Credit and Interest RatesMoney is cheap right now. Private companies may not be taking advantage of it but the government certainly is. According to the Bureau of Public Debt of the U.S. Department of the Treasury, the rate the government pays to borrow is about half today compared to what it was before the financial meltdown.

Specifically, the average interest rate paid on the public debt decreased gradually from 5.05 percent in June 2007 to 2.65 percent in June 2012. Many individuals can’t refinance home mortgages because of a lack of home equity, but, despite running large deficits, the government has been effectively refinancing the public debt at lower rates every year. That is smart, and, to the extent it means investments in our infrastructure, it is good for all of us. Paul Krugman of the New York Times wrote an excellent article on this issue.

What concerns many of us is why businesses haven’t been willing to go with the same strategy. As Krugman points out, “This is what happens when you have a ‘de-leveraging shock’ in which everyone is trying to pay down debt at the same time … businesses are sitting on cash because there’s no reason to expand capacity when the sales aren’t there.” And yet, clearly, this is a huge lost opportunity. Perhaps for businesses that are truly unstable it makes sense to not borrow. But, for stable businesses waiting on the sidelines for the economy to turn, a gradual improvement in the economy may be accompanied by gradually increasing rates, and the opportunity for expansion at low rates will be lost.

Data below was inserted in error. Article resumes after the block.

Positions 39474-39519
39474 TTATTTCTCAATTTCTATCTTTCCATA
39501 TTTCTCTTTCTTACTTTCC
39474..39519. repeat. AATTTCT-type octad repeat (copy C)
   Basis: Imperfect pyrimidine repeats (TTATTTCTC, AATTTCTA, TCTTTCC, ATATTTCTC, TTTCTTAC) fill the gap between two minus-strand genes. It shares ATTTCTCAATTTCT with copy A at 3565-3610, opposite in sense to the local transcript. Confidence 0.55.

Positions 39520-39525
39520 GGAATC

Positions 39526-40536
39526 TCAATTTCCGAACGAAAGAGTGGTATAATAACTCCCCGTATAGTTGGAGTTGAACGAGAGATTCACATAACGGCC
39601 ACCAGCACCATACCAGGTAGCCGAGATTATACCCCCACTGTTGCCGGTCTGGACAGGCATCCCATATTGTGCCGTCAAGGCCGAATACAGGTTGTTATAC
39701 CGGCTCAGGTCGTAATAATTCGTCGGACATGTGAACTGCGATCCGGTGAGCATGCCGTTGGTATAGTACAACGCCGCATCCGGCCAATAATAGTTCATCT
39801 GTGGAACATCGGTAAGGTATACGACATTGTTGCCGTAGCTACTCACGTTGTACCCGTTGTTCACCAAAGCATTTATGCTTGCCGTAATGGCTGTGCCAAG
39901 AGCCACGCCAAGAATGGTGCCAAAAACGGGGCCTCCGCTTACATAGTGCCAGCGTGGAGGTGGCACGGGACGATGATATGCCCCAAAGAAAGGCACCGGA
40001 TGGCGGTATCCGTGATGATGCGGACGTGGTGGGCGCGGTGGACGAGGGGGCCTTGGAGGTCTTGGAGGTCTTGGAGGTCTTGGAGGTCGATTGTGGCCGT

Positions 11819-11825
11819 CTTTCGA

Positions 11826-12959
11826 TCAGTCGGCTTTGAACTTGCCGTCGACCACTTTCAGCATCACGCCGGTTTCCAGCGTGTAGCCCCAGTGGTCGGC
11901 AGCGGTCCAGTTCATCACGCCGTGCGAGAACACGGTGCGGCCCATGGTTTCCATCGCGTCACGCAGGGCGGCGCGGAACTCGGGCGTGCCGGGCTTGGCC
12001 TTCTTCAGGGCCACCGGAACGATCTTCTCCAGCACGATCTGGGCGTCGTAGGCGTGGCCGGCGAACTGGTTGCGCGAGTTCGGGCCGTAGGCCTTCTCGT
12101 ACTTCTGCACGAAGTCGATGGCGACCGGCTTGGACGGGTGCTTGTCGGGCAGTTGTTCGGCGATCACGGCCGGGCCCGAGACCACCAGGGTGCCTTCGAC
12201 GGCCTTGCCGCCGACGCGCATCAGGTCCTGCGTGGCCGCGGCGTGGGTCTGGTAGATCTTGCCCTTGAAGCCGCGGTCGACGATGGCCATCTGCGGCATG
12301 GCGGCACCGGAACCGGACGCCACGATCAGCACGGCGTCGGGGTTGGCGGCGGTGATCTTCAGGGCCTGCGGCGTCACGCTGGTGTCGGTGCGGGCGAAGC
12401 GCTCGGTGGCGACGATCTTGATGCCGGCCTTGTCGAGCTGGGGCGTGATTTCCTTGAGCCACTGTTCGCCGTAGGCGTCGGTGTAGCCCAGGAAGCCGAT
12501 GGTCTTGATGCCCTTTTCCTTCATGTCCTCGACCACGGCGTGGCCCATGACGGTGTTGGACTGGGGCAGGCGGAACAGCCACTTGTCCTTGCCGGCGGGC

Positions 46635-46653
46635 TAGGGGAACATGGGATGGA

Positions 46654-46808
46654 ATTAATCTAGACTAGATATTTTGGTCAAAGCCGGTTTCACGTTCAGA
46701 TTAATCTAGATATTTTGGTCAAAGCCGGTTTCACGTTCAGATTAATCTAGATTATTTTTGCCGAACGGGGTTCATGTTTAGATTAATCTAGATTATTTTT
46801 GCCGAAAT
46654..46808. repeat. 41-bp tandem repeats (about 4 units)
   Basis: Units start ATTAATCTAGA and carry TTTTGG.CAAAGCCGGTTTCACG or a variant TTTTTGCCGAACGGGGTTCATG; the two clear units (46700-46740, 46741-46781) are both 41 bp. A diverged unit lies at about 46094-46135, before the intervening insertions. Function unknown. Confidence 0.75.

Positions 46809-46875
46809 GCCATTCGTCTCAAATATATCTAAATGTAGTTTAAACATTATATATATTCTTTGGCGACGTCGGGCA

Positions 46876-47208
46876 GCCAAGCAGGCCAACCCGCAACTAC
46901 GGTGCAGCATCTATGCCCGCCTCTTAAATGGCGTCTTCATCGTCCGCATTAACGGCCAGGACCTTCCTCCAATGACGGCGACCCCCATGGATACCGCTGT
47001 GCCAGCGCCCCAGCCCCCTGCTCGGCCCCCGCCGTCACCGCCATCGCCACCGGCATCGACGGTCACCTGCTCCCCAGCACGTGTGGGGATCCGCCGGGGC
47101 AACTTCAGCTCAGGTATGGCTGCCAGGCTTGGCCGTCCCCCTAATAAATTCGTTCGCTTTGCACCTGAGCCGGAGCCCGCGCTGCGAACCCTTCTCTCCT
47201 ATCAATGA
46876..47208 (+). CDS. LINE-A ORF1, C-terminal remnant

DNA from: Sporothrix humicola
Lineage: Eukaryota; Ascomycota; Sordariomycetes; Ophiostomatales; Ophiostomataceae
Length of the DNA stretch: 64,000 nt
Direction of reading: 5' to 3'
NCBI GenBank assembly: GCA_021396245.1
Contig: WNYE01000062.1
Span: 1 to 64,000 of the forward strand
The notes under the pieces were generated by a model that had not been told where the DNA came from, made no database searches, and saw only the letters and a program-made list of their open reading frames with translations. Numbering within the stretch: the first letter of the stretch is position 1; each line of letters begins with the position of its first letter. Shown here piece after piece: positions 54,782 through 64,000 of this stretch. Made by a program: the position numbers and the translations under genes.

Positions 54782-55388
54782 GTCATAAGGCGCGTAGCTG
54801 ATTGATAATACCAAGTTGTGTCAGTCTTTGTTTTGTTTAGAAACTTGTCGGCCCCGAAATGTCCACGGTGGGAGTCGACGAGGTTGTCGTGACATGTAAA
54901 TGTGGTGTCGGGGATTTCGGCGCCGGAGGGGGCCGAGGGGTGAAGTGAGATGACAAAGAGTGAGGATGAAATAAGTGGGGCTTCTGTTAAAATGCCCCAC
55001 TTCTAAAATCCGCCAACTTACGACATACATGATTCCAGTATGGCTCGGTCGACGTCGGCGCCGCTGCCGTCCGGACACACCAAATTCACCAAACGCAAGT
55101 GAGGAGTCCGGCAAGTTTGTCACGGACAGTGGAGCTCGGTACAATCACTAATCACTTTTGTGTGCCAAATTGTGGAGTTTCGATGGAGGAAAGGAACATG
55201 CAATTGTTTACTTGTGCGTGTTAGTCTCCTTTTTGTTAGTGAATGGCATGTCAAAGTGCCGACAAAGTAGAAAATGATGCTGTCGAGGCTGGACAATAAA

The effect of a cheap money strategy on the future prospects of businesses can’t be underestimated. We aren’t talking about short-term lines of credit: intermediate term subordinated loans, equipment loans, and leases with three-to-seven year terms lock in low rates. Depending on how much rates increase could cut interest expense in half over the term. Businesses still get to preserve cash. It is difficult to decide to take the risk and invest in business infrastructure at a time when positive changes in the economy aren’t on the horizon; however, as Krugman says in his article—it is time to focus on growth.


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